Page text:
The prepositions ‘for’, ‘during’ and ‘while’ are often used in time expressions.

  • For is followed by a length of time : for one hour.
    It answers the question : How long?
    • I have been standing here for 10 minutes.
    • Tony is going to San Francisco for a week.
    • My parents lived in London for 2 years.
    • Have you been attending English classes for a long time?
  • During is followed by a noun.
    It means ‘throughout the period‘ or ‘in the course of’ an action or event.
    • During the summer I go to the beach as often as possible.
    • Exercises were given to us during the lesson.
    • The bank was robbed during the night.
    • My grandparents often come to stay with us during the winter.
  • While is usually followed by a subject and a verb.
    It means ‘during the time that an action is taking place’.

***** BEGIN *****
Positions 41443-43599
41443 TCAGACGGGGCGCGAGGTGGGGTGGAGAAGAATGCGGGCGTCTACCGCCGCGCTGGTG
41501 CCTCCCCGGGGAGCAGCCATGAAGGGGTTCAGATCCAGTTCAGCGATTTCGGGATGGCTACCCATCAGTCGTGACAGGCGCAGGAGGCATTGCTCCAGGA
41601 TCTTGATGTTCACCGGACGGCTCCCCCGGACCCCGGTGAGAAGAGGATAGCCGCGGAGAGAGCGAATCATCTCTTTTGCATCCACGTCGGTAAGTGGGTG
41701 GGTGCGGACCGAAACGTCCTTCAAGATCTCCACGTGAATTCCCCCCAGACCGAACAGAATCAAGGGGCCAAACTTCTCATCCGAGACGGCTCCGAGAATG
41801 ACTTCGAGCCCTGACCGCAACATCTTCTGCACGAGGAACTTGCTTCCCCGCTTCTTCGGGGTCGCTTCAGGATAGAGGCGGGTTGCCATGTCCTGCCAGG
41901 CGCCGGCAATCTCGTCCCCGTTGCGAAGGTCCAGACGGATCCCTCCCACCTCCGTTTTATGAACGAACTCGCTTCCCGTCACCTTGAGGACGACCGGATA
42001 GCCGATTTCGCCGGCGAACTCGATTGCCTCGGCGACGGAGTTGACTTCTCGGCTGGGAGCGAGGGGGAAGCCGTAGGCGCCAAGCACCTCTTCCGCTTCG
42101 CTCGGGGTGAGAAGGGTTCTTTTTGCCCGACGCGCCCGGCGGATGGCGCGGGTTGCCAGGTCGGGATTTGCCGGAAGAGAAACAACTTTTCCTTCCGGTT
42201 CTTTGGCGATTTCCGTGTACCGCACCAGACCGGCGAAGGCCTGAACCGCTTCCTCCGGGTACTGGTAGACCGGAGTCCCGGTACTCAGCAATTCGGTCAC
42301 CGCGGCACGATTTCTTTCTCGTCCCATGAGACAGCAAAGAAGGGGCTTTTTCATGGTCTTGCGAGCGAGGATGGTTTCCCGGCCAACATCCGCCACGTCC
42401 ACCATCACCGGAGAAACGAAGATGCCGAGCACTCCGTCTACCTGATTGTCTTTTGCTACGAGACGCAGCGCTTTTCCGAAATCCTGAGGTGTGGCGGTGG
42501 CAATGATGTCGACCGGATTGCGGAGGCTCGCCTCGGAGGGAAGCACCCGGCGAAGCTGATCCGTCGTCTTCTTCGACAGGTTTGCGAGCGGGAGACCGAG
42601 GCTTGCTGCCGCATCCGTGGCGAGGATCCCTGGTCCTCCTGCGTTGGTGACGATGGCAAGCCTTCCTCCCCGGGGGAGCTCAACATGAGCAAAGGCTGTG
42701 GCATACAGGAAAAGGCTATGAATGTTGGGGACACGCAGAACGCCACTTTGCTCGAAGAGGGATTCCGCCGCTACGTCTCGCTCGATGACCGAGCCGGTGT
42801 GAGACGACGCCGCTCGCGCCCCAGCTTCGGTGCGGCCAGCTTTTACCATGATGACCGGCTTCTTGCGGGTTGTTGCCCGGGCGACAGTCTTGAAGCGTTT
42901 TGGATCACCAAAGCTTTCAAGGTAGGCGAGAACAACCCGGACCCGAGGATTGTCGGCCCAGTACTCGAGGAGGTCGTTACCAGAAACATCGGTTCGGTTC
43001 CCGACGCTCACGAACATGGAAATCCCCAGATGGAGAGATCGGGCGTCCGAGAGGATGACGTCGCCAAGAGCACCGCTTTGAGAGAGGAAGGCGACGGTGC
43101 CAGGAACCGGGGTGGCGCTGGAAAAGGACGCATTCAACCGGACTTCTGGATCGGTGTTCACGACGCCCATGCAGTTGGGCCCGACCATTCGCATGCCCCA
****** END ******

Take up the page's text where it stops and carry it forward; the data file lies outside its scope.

• They held hands while they were watching the film.
    • The students took notes while the teacher was speaking.
    • We’ll collect some seashells while we’re walking on the beach.
    • Alex phoned while you were out.

    It is often possible to drop subject + be :

    • I generally listen to music while driving to work.
    • Sam twisted his ankle while playing tennis.
  • While can also be a noun which means ‘a period of time’.
    • I spoke to the neighbour for quite a while yesterday.
    • It’s been a while since I read that book.